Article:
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Music

  • Sound Stories & Interviews
  • Dolorean: The Unfazed

    Dolorean The Unfazed Partisan Record If Dolorean has been lumped with other country folk-rock acts, that move was based on assumptions. Al James' (Dolorean's primary songwriter) lyrics and song-smithing have always elevated this group above the standard break up musings.
  • Sound Stories & Interviews
  • A Reinvention: For Tim Coffey, life as a songwriter begins at 55

    Tim Coffey has been writing music for the past two years and now is preparing to release his first full-length record. This story sounds similar to that of other local musicians, but here's where Coffey's background strays - he's 55 years old. Also, it's worth noting that he's not new to the world of music, it's just the songwriting angle that's somewhat recently become a part of his life. Coffey, you see, spent 20 years as a professional musician, touring the country with an array of bands, playing an array of styles. Most were cover bands, some were lounge bands, and some - he admits - weren't all that good. "It was all cover stuff. There were a few originals, but it was pretty standard bar music for the most part," says Coffey. By the time he was 36, Coffey had for the most part placed his musical aspirations on the backburner. He ended up moving to Holland for two years, but never really caught on with the live music scene there and returned to Oregon where he became the general manager of a pair of spas. About eight years ago, he relocated to Bend, a place that had been on his mind since he was 19 years old when he came to town with a touring band called Nancy Day and Nancy Night. "They were bad people, but I learned a lot over those six months," says Coffey of the experience."

Outside

Special Issues & Guides

  • Local Heroes
  • The Doctor: Clarence Carnahan

    It's not that Clarence Carnahan doesn't know what to do with his golden years. Carnahan plays tennis twice a week. He likes to travel and play golf. But the 83-year-old doctor still makes the trip into the Veteran's Affairs (VA) office in Bend once a week to meet with ex-soldiers, some whose service dates back to World War II, to help them deal with the lingering effects of combat. A veteran himself, Carnahan was drafted into the service during the Second World War, but gives little thought to his own service, which he describes as light duty. The men he has treated over the years as a VA psychiatrist are the heroes, Carnahan says.
  • Local Heroes
  • The Flight Nurse: Deidre Heinrich

    Deidre Heinrich wouldn't label herself a hero. In fact, when we told her she was nominated as a local hero, she spent a few minutes trying to convince us why it's her job, not her, that is heroic. But no matter what she says, Heinrich saves people's lives on a daily basis in a profession that was named the most dangerous in America by the Wall Street Journal. Heinrich, who also volunteers her time at many local charities, including the Bethlehem Inn, the Red Cross and the Bend Community Center, works 24-hour shifts as a flight nurse for St. Charles Medical Center. Each morning Heinrich heads to work, she is debriefed with her crew, which includes pilots, respiratory therapists and other flight nurses, and prepares her plane or helicopter for the unknown. Depending upon the day, Heinrich and her three-person team may respond to as many as six calls during a 24-hour period.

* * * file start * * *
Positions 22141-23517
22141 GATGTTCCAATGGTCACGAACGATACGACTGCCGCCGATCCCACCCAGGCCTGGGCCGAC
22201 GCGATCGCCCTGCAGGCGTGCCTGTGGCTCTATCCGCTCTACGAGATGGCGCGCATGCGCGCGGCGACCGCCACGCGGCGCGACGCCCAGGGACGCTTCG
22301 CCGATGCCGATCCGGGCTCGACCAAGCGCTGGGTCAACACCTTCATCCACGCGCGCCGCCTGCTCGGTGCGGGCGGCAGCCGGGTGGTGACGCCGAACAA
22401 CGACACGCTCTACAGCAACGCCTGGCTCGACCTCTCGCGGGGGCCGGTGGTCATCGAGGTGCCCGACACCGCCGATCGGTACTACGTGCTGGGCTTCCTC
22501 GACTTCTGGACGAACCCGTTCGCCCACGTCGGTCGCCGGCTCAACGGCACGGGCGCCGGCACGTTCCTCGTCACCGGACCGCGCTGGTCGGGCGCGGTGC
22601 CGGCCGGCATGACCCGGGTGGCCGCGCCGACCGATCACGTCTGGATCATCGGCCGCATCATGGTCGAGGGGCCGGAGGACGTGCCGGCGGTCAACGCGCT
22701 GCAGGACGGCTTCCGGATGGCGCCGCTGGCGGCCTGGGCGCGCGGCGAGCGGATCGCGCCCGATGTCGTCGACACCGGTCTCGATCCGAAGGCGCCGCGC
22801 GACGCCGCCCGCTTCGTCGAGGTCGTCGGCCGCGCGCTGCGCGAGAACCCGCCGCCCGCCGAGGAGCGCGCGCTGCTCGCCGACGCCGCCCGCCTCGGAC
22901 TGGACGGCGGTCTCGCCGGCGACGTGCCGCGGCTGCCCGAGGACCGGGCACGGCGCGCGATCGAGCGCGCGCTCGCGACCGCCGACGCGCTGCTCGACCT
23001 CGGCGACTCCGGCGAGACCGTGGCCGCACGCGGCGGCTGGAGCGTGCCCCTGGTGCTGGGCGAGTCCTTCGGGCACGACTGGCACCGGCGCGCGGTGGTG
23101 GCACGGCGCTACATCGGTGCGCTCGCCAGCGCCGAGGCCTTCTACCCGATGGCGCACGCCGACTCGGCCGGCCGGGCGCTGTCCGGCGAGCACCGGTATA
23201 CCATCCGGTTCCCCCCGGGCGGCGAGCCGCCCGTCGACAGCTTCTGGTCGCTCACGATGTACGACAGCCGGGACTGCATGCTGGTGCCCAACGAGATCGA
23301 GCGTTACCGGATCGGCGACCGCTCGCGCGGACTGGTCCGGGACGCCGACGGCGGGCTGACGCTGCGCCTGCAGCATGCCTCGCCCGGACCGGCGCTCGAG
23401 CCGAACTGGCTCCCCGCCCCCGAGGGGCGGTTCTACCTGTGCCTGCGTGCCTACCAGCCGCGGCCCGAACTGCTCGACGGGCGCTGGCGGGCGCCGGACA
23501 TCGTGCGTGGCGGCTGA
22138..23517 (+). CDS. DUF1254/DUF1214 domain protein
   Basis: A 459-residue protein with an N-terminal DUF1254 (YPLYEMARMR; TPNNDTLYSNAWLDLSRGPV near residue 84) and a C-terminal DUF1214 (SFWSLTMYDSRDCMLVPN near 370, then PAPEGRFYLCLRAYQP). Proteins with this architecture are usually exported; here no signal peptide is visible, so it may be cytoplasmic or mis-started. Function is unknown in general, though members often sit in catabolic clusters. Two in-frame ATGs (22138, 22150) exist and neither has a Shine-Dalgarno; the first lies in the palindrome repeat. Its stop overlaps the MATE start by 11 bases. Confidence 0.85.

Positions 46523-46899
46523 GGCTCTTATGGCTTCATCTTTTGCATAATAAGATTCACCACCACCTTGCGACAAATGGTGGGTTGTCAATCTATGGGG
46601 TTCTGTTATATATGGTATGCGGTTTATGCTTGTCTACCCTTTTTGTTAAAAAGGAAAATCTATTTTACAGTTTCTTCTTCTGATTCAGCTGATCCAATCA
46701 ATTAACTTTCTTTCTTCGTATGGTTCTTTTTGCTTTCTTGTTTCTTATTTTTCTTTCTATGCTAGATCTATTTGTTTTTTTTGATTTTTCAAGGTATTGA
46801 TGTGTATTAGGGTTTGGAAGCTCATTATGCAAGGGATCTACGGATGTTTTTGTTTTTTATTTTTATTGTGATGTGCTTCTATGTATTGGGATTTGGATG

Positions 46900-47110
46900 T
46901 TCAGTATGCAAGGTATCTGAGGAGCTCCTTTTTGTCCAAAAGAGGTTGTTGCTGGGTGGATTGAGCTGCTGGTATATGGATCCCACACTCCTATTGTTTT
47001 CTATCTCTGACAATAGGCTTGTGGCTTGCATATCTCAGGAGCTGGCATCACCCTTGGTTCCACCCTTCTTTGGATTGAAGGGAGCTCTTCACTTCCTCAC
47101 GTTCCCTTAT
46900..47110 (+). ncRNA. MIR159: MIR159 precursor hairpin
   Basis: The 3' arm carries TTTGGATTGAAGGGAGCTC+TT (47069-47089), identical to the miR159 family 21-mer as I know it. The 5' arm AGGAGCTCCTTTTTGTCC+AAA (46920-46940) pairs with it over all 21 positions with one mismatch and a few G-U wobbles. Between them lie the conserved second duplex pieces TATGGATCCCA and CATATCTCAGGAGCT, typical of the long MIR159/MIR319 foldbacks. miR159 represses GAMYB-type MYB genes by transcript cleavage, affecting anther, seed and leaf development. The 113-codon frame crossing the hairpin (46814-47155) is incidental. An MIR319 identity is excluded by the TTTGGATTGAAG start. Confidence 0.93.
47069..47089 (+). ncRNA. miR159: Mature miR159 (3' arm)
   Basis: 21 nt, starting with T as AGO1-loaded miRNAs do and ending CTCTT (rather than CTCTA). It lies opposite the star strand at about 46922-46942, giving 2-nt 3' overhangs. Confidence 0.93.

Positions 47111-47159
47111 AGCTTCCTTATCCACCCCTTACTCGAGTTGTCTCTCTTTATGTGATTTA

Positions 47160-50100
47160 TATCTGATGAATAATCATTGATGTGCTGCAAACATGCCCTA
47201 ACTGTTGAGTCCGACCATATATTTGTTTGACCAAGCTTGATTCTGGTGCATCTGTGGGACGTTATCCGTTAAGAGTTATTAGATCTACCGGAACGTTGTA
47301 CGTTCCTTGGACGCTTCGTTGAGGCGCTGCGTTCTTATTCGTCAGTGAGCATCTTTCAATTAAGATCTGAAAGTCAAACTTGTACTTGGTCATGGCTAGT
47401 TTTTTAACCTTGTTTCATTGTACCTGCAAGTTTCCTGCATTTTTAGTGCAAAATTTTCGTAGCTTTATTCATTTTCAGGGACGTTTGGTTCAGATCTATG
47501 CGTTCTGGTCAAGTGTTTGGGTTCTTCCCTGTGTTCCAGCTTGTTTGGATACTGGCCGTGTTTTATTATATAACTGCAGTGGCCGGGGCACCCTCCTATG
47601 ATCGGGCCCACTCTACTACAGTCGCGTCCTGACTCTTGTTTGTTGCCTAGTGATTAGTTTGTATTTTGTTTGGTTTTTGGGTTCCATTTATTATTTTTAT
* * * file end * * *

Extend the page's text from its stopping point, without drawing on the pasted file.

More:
• Local Heroes
  • The Veteran: Richard "Dick" Gorby

    Richard "Dick" Gorby's office in the Deschutes County Parole and Probation building is lined with pictures. A photograph of his father in military dress, a map of wartime Vietnam and photos of Gorby holding plaques, surrounded by veterans, family, friends and the parolees he works with every day. Gorby, a Vietnam veteran - he served as a minesweeper from '63 to '65 - has always been active in veterans affairs. But it wasn't until just 15 years ago when he realized he suffered from PTSD related to the war that he changed his profession from marketing to social services, leaving behind what he called his "money years."
  • Local Heroes
  • The Jack (or Jill) of all Trades: Jill Hodgson

    Jill Hodgson likes to call herself a "broke philanthropist," which is not just funny, but probably also an apt description of her role as a jack-of-all-trades do-gooder in Central Oregon. Her job finds her as the volunteer coordinator at Common Table, downtown Bend's nonprofit restaurant, but her work extends far beyond that role. She's a poet who speaks about social change, she provides a helping hand to the city's homeless youth, helps out with arts education, coordinates neighborhood food growing efforts and, on top of all that, is always looking to help out friends and neighbors who also want to get involved in bettering the community.
  • Local Heroes
  • The Rescuer: Geoff Frank

    When he's outside Tumalo Creek Kayak and Canoe, the popular water sports store he owns, Geoff Frank keeps a close ear on what's happening just feet from his back door on the Deschutes River. Frank and his employees are in the business of selling, renting and instructing people in the use of kayaks and canoes, but during the summer months, they've taken on an additional responsibility - listening for signs of distress near the Colorado Avenue bridge where floaters have in the past been known to find themselves in trouble.